If you’re someone who’s purposely putting off bedtime to scroll on your phone or watch TV, join the club – it’s a big one. “Revenge Sleep Procrastination” is a concept made popular on Twitter by New York Times journalist Daphne K. Lee. It refers to people who feel they don’t have much control over their daytime life, so they stay up late to take back a little freedom.
The condition seems to be universal, especially now with more people working from home. Kathie Donovan is here with some insight on this tricky situation, and what the fixes are.
What is Revenge Sleep Procrastination?
Sleep procrastination was named by researchers at Utrecht University in the Netherlands. “Revenge” was added when the idea picked up steam on the Chinese internet. In China there are some illegal work practices called 996, where people work from 9:00am to 9:00pm six days a week. Even though this is a dramatic example, sleep procrastination can happen to anyone in any part of the world. Realistically, this condition should be called self-sabotage sleep procrastination… not very tweetable but it is the truth. The only person that suffers in this situation is the one not sleeping. It’s important to note that our intention to get a good night’s rest may not be aligned with our behavior and it’s behavior that’s really challenging to change. Sleep is a big topic for good reason. Many of us have wonky sleep patterns because of hormones and other physical concerns. Revenge Sleep Procrastination is different because there’s nothing preventing you from going to sleep except your desire to stretch out the day.
Who Does This Affect?
While we have our own rhythm when it comes to sleep, keep in mind what research tells us: about 40% of adults get approximately six hours of sleep a night. The optimum for most people is eight hours! Research points to stress, environment, work or school schedules for the shortfall, but that shortfall adds up over time.
The hard truth is that we all have the same 24 hours in a day. It’s what we do with the time that makes a difference. We’re also in front of screens more than ever and that addiction definitely contributes to sleep procrastination. With the blurred lines between work and home life, the underlying stress we’re all experiencing and the fact that our lifestyles have changed, it’s no wonder sleep is being impacted. Some people view sleep as a waste of time, so let’s set the record straight. Sleep is how we reset. It’s also when our brain gets a clean out; getting enough sleep impacts how we operate in our daily life. Any high-performance person will tell you that sleep is one of their secret superpowers and those who don’t sleep will pay for it eventually.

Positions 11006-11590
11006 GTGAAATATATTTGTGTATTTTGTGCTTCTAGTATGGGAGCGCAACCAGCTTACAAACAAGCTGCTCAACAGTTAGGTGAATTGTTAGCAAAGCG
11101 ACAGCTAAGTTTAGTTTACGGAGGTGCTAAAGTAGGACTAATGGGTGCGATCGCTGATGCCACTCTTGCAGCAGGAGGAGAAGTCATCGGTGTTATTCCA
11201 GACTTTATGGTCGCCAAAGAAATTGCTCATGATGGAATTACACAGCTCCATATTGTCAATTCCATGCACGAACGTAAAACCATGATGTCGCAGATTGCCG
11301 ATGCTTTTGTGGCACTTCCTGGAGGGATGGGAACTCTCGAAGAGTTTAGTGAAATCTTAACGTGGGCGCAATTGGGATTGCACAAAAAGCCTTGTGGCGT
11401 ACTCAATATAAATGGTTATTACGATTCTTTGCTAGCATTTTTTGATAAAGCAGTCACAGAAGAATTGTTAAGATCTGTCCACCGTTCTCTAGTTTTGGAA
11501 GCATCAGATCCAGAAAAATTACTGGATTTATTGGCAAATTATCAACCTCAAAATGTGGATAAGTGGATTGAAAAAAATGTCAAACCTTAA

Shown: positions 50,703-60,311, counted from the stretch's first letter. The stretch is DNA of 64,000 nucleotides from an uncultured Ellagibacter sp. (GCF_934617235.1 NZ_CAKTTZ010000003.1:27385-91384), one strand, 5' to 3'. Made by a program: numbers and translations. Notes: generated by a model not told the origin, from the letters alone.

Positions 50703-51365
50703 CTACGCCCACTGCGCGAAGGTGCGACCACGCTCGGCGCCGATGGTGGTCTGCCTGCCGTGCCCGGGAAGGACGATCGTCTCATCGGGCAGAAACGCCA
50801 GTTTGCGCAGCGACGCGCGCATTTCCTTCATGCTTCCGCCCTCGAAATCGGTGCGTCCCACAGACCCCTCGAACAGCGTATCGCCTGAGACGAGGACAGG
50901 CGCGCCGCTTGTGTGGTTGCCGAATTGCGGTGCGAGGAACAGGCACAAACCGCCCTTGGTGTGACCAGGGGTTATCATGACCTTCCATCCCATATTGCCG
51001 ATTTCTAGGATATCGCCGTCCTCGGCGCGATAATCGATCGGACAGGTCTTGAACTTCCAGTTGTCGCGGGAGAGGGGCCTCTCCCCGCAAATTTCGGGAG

Who’s More Likely To Experience Revenge Sleep Procrastination?
High achievers, working parents, as well as students seem to be most susceptible. There’s also a suggestion that people who procrastinate in general, as well as those with self-regulation challenges are most likely to fall prey to this phenomenon.
How Do We Prioritize Sleep?
It’s important to acknowledge the source of sleep procrastination. Is it stress, overwhelm or a feeling that if you don’t stay on top of everything 24/7, you’re not enough or doing enough? It can be all of the above, but now that we know the benefits of good sleep habits, we can start to make better choices.
Let’s start with FOMO, which many of us have, especially in regards to social media. If you’re in charge of your time and you’re doing what you want with it, you are missing out on nothing. You’re living your life by your rules and that’s pretty badass. A successful life is built on a solid foundation of core beliefs and values; if you haven’t figured out what those are yet, that’s work worth doing.
Especially now, when we’re in this Pandemic pause and a mental health crisis, more employers are accommodating because they want their employees to be present and clear headed. Perhaps it’s time to set a curfew on emails relating to work. If it’s social connection you’re after, make a plan with friends to connect online on a specific day at a specific time, so you’re booking a meeting with yourself for fun. Or how about this revolutionary idea…get up a little earlier to get some exercise or do some meditating, journaling or reading to set yourself up for a great day. Get some blue light glasses to limit exposure when you’re on your devices. And it goes without saying that we should be limiting how much time we’re on electronic devices.
Finally, it’s important to set boundaries in all of your relationships both personal and professional. Prioritize your 24 hours so that you can make the most of every day whether you’re asleep or awake.
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